[Show abstract][Hide abstract] ABSTRACT: The occipito-posterior (OP) fetal head position during the first stage of labour occurs in 10-34% of cephalic presentations. Most will spontaneous rotate in anterior position before delivery, but 5-8% of all births will persist in OP position for the third stage of labour. Previous observations have shown that this can lead to an increase of complications, such as an abnormally long labour, maternal and fetal exhaustion, instrumental delivery, severe perineal tears, and emergency caesarean section. Usual care in the case of diagnosis of OP position is an expectant management. However, maternal postural techniques have been reported to promote the anterior position of the fetal head for delivery. A Cochrane review reported that these maternal positions are well accepted by women and reduce back pain. However, the low sample size of included studies did not allow concluding on their efficacy on delivery outcomes, particularly those related to persistent OP position. Our objective is to evaluate the efficacy of maternal position in the management of OP position during the first stage of labour.Methods/design: A randomised clinical trial is ongoing in the maternity unit of the Geneva University Hospitals, Geneva, Switzerland. The unit is the largest in Switzerland with 4,000 births/year. The trial will involve 438 women with a fetus in OP position, confirmed by sonography, during the first stage of the labour. The main outcome measure is the position of the fetal head, diagnosed by ultrasound one hour after randomisation.
It is important to evaluate the efficacy of maternal position to correct fetal OP position during the first stage of the labour. Although these positions seem to be well accepted by women and appear easy to implement in the delivery room, the sample size of the last randomised clinical trial published in 2005 to evaluate this intervention had insufficient power to demonstrate clear evidence of effectiveness. If the technique demonstrates efficacy, it would reduce the physical and psychological consequences of complications at birth related to persistent OP position.Trial registration: ClinicalTrials.gov, www.clinicaltrials.gov: (no. NCT01291355).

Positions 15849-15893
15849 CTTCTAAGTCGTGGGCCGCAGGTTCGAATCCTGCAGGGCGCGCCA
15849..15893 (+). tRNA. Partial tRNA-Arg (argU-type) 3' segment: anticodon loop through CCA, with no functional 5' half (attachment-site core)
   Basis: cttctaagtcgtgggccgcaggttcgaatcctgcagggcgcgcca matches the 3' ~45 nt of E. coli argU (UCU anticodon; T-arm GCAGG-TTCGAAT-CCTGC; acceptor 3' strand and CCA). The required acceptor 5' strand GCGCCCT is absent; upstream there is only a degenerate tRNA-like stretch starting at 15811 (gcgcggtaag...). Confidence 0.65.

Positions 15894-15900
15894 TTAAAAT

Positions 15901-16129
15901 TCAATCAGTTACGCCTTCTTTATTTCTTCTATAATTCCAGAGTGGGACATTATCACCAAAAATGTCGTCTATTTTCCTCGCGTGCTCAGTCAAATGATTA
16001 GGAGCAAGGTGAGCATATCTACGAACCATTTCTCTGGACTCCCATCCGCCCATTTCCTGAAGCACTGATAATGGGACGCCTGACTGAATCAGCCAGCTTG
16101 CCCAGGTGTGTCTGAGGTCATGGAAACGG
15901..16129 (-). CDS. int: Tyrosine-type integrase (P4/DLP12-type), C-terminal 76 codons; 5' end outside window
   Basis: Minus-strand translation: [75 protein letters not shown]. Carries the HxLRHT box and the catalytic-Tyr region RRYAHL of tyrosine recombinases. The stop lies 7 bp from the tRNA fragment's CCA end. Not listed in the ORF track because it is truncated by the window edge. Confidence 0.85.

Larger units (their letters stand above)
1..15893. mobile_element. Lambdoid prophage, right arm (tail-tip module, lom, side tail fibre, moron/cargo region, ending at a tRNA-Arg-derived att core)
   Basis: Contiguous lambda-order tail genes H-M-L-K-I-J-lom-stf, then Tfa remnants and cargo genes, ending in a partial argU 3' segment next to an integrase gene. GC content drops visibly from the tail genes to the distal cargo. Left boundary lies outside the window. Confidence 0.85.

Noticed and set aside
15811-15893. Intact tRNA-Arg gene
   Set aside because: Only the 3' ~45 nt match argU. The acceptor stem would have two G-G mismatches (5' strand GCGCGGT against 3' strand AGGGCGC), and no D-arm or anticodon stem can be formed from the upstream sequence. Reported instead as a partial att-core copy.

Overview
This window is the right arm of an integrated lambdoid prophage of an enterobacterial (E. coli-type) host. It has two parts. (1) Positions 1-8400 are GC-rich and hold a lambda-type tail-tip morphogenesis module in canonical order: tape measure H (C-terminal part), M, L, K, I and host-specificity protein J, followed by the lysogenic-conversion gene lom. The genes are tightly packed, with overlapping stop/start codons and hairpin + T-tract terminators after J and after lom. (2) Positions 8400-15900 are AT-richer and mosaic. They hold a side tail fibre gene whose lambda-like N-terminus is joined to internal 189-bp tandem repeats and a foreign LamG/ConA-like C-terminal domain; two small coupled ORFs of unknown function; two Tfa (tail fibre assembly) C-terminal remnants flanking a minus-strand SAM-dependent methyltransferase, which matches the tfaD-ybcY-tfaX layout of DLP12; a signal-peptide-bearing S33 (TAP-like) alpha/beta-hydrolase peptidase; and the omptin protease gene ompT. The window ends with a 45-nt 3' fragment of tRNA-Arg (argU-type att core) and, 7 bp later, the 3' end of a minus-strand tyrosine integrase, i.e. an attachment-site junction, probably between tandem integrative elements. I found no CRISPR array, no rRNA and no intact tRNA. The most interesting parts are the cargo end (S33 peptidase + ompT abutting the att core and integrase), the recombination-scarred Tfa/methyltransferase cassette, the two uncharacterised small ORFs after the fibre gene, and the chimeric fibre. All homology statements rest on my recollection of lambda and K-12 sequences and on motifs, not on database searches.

BMC Pregnancy and Childbirth 02/2014; 14(1):83. · 2.52 Impact Factor
[Show abstract][Hide abstract] ABSTRACT: Tocolysis is an important treatment in the improvement of outcome in preterm labor and preterm birth, provided that its use follows clear evidence-based recommendations. In this expert opinion, the most recent evidence about efficacy and side effects of different tocolytics is being reviewed and evidence-based recommendation about diagnosis and treatment of preterm labor is given. Further aspects such as progesterone administration or antibiotic treatment for the prevention of preterm birth are included. Our review demonstrates that an individualized choice of different tocolytics and additional treatments is necessary to improve short- and long-term neonatal outcome in preterm labor and preterm birth.
Archives of Gynecology 01/2014; · 0.91 Impact Factor
[Show abstract][Hide abstract] ABSTRACT: Objective
To investigate missed opportunities for diagnosing female genital mutilation (FGM) at an obstetrics and gynecology (OB/GYN) department in Switzerland.
In a retrospective study, we included 129 consecutive women with FGM who attended the FGM outpatient clinic at the Department of Gynecology and Obstetrics at the University Hospitals of Geneva between 2010 and 2012. The medical files of all women who had undergone at least 1 previous gynecologic exam performed by an OB/GYN doctor or a midwife at the study institution were reviewed. The type of FGM reported in the files was considered correct if it corresponded to that reported by the specialized gynecologist at the FGM clinic, according to WHO classification.
In 48 (37.2%) cases, FGM was not mentioned in the medical file. In 34 (26.4%) women, the diagnosis was correct. FGM was identified but erroneously classified in 28 (21.7%) cases. There were no factors (women’s characteristics or FGM type) associated with missed diagnosis.
Opportunities to identify FGM are frequently missed. Measures should be taken to improve FGM diagnosis and care.
International journal of gynaecology and obstetrics: the official organ of the International Federation of Gynaecology and Obstetrics 01/2014; · 1.41 Impact Factor